Philopshy of Teaching Essay

Submitted By meg7920
Words: 1422
Pages: 6

Over the last ten years teaching in a Special Education classroom my teaching philosophy has evolved into what it is today. From year to year the “academics” for my students can vary greatly. When I first began teaching, I had a classroom full of life skills students. In that class we focused primarily on the students ability to perform basic tasks such as navigating effectively through the school. As my role has changed so have the skills that I teach. Specifically, helping learning disabled students to improve their reading by a grade level or more. Also, helping autistic students to manage their anger in order to remain in the classroom and participate with their peers. The common denominator in all of these instances, and every aspect in teaching, is to help the student make progress academically as well as grow into a person who can contribute to society. I agree with John Dewey that the sole goal of education is growth (Gutek, 2004, p. 76). When the students grow it allows them to more easily solve their own problems and help them to maintain social relationships. The skills I teach can be as basic as enabling one student be able to count money or understand why rules of society are in place and how to function within them. But, learning these skills will allow the student to do things, such as hold a job, communicate with others and live as independently as possible. There is not one philosophy of education that I find myself agreeing with on all points. There are ideas from several different theories that I gravitate towards; namely, post-modernism, existentialism and pragmatism. To me, a student’s background should not determine his destiny. Special needs students are marginalized in our schools by being excluded from regular education classrooms. I believe that including them through the use of co-teaching is much better for the students. Students are more engaged when the subject is one that they are interested in. Treating the students as if they are lesser by excluding them does not help them to achieve educational goals. I believe a core aspect of growth is the ability to deconstruct one’s views and beliefs. Deconstruction involves not only examining the meaning of a statement, but also examining why a statement was made (Gutek, 2004, p. 126). It is important for students to question long held beliefs to gain a deeper knowledge. Students should be encouraged to fully understand a text’s motive, not just comprehend what it says. It is important to understand who these beliefs benefit. By questioning authority, it allows people to recognize injustices and prejudices and ultimately help change society for the better. It should be instilled at an early age that questioning in a respectful way is beneficial to society. One should use deconstruction in social studies, science and language arts. Students need to understand and appreciate the difference between deconstructing a belief, where they search for more knowledge on a subject to better understand, and rebellion for the sake of rebellion.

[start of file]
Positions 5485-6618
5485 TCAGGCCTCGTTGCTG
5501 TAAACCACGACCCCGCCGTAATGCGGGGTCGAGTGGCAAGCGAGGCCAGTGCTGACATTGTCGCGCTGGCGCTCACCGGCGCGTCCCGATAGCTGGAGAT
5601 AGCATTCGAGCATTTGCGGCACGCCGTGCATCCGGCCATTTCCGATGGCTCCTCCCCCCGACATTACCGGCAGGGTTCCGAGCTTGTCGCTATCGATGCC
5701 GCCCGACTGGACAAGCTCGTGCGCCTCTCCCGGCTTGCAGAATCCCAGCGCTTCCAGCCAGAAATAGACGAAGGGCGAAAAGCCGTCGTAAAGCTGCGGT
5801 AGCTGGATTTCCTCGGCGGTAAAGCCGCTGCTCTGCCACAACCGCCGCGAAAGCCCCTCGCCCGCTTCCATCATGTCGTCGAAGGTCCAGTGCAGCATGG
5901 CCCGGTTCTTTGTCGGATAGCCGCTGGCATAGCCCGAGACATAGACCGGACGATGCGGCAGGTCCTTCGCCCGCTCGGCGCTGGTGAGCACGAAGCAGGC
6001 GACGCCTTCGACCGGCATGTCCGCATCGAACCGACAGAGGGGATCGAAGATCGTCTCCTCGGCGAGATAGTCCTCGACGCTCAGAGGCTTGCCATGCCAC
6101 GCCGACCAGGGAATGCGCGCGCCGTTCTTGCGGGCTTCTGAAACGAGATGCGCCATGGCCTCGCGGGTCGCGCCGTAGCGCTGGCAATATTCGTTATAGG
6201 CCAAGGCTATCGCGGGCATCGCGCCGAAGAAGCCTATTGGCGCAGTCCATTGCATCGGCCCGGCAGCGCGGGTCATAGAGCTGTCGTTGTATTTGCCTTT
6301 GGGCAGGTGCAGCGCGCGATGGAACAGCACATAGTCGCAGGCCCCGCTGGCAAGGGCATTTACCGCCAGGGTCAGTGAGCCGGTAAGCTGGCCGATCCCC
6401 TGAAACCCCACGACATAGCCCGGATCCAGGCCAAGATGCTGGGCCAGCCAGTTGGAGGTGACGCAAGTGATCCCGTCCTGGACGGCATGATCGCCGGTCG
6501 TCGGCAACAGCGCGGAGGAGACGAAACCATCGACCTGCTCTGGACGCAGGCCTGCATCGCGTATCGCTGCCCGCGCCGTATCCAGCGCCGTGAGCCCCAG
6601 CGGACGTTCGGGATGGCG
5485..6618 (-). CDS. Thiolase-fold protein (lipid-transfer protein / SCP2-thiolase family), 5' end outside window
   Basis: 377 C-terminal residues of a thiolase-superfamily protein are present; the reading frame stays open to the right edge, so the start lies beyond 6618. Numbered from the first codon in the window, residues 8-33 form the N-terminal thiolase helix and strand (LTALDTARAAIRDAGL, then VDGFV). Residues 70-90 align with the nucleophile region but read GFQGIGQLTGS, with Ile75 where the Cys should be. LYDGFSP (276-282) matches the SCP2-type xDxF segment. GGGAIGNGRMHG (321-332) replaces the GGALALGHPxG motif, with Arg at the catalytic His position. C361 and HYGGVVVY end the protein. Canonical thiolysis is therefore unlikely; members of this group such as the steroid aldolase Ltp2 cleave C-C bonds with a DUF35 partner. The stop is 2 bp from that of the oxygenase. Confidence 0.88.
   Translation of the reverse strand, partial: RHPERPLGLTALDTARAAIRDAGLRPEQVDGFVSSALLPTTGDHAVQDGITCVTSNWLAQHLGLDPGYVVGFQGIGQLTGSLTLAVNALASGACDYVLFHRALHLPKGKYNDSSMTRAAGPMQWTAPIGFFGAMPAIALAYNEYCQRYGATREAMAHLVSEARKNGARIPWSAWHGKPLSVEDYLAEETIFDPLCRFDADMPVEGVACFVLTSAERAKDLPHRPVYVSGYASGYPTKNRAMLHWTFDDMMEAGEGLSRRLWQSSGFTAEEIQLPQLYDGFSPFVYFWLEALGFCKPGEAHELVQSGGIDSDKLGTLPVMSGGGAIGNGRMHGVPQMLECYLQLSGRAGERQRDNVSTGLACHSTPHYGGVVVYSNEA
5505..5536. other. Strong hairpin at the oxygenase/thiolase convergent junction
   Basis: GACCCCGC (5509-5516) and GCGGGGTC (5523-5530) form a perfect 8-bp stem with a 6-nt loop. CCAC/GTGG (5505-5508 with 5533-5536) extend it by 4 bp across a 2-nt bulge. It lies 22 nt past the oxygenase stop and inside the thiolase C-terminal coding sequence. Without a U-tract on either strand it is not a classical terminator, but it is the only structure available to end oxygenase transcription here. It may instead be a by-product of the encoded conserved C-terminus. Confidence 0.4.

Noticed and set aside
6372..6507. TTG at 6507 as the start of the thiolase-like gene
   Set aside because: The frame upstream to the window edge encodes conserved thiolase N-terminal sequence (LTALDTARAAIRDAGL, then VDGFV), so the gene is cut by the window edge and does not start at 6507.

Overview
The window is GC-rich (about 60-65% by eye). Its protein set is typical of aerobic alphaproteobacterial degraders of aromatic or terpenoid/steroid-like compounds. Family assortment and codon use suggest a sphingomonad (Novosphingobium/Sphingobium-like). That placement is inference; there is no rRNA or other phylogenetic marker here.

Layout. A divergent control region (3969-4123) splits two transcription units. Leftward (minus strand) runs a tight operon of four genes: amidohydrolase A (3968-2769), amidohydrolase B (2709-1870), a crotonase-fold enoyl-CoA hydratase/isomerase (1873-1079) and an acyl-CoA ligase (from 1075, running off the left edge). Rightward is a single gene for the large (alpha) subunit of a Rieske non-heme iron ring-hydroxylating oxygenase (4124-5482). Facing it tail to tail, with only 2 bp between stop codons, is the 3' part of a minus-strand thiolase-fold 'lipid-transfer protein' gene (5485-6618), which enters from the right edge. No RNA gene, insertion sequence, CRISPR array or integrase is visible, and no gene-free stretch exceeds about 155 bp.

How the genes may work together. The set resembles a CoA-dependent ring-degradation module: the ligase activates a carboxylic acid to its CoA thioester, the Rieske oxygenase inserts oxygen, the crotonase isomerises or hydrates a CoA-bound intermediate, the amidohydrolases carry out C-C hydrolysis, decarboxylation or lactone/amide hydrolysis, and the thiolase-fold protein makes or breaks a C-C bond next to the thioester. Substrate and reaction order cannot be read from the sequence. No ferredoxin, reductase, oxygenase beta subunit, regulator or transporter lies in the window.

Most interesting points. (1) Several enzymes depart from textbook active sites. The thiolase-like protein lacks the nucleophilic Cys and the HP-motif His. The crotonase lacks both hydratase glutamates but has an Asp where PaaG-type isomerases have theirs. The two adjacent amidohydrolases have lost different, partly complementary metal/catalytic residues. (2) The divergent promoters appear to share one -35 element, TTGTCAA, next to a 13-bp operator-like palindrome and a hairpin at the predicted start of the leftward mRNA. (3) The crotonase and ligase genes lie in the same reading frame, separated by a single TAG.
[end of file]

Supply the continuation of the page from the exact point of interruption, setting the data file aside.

I have always believed that as teachers our job is not to feed students information for them to regurgitate, but rather, to teach them the skills to find information or solutions. Too often in education we focus on the knowledge level of Bloom’s Taxonomy of the Cognitive Domain (Huitt 2011). Students become adept at memorizing names, dates and places without understanding the importance that they carry. Many students memorize the amendments to the constitution; the students should also analyze the text. They should be encouraged to evaluate what aspects are relevant today. They could also work to come up with a classroom constitution. It is important to learn to recall and decode in math and language art classes, but students need to learn how analyze, compare and evaluate a math problem. With the use of technology the basic computations are easy to figure out, you need to know why and